After an opening thirty minutes that seem to praise Assange to the high heavens and boost his megalomaniacal tendencies even more, things quickly become baffling and inscrutable. This shift occurs right about the time that the sexual assault charges against Assange are brought up, and briefly Risk threatens to become an interesting film. Inexplicably, Assange allows Poitras to film a briefing with his lawyers where he desperately wants to make it known that the charges against him are a part of some sort of vast feminist conspiracy. It’s a decidedly un-heroic moment from someone who clearly wants to be loved for his contributions, but desperately wants to avoid martyrdom; someone who wants to take all the credit for his successes and none of the blame for his failures and misgivings. He wants transparency in the world, unless he’s the one who has to be transparent. One hopes that Poitras, a woman filmmaker, would use this as a jumping off point, especially when there are revelations that WikiLeaks fostered a sexist working environment. Even before this moment, Poitras says that she tried her best to ignore the contradictions of Assange, but that they eventually became the bulk of her story.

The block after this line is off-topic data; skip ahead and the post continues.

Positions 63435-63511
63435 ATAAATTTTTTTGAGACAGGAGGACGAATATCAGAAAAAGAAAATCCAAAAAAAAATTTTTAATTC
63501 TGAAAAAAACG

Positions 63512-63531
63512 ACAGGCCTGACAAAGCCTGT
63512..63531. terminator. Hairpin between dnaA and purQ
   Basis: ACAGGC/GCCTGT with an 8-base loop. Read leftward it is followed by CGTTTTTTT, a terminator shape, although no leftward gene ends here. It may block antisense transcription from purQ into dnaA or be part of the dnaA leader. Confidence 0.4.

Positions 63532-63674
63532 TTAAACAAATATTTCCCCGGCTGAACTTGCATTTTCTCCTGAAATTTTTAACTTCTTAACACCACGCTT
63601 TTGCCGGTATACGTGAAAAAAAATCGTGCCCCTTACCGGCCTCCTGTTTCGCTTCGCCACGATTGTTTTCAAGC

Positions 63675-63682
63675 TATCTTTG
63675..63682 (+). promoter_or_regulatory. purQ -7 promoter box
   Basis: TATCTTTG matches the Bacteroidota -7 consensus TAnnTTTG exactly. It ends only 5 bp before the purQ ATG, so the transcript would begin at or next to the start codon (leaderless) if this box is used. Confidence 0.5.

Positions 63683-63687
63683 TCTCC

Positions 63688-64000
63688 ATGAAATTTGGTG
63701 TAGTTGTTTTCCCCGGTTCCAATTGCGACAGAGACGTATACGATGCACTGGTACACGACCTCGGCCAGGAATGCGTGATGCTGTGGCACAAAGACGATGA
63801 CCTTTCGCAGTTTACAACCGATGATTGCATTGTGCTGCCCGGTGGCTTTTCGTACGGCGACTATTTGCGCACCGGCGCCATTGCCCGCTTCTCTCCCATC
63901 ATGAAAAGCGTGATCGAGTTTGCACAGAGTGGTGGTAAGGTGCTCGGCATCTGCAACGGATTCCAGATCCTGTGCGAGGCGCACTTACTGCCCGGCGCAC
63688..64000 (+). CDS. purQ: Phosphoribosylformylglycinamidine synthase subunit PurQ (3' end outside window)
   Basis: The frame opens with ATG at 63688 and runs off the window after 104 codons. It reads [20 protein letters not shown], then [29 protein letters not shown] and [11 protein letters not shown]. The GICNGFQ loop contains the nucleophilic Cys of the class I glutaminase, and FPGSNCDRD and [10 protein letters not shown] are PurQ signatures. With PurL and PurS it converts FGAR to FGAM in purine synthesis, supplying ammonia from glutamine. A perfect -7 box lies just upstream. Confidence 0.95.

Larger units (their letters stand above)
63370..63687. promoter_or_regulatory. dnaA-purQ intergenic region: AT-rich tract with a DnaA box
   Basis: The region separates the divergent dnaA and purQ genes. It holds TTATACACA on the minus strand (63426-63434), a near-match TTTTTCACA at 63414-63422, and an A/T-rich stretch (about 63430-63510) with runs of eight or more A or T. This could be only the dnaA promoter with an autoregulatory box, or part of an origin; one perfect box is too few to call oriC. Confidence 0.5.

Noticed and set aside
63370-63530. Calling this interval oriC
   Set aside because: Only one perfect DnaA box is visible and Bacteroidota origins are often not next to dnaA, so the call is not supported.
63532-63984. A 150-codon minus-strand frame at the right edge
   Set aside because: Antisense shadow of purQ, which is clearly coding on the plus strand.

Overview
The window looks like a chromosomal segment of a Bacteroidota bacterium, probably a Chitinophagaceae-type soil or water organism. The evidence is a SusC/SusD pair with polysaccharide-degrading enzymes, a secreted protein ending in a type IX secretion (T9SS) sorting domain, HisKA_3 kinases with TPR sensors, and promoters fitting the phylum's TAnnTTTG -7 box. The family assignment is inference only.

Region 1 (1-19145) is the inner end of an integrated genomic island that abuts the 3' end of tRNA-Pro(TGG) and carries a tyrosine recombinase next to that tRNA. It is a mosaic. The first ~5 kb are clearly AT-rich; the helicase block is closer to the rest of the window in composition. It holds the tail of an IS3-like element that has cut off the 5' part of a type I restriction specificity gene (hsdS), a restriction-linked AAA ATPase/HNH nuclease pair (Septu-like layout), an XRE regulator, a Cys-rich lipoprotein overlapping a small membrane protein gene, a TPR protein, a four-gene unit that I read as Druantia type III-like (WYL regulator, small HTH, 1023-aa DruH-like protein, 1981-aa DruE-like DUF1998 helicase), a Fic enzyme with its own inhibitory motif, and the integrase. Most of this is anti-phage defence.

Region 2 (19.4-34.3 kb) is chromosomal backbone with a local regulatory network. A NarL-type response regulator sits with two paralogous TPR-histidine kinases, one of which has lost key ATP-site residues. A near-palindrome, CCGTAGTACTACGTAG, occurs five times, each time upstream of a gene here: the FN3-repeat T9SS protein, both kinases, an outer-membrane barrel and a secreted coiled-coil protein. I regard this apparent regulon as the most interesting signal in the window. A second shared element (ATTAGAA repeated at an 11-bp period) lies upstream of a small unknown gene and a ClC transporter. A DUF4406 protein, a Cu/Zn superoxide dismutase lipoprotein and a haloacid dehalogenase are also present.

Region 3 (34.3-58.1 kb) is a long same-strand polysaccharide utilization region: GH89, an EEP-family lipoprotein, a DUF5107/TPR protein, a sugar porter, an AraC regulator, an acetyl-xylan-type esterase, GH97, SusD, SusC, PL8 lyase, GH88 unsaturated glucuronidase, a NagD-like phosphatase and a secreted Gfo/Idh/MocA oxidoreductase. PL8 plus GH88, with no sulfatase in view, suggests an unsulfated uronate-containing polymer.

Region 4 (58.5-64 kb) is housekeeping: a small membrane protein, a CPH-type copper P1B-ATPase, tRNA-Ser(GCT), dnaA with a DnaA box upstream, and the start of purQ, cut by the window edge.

I would suggest that she’s still trying desperately to forget about those contradictions. Risk feels like a film made by someone trying to escape a cult-like indoctrination with only one foot out the door. Taking out of the equation what one might think about WikiLeaks itself, Risk never fully decides on a focal point and quickly just looks at brief moments from the past several years. Since she can’t quite bring herself to be critical of Assange’s personal actions – despite providing voiceover from her own journals – she never dwells on the negative for longer than necessary. She captures Assange saying and doing things that can’t be spun in a positive light, so she just lets them sit there.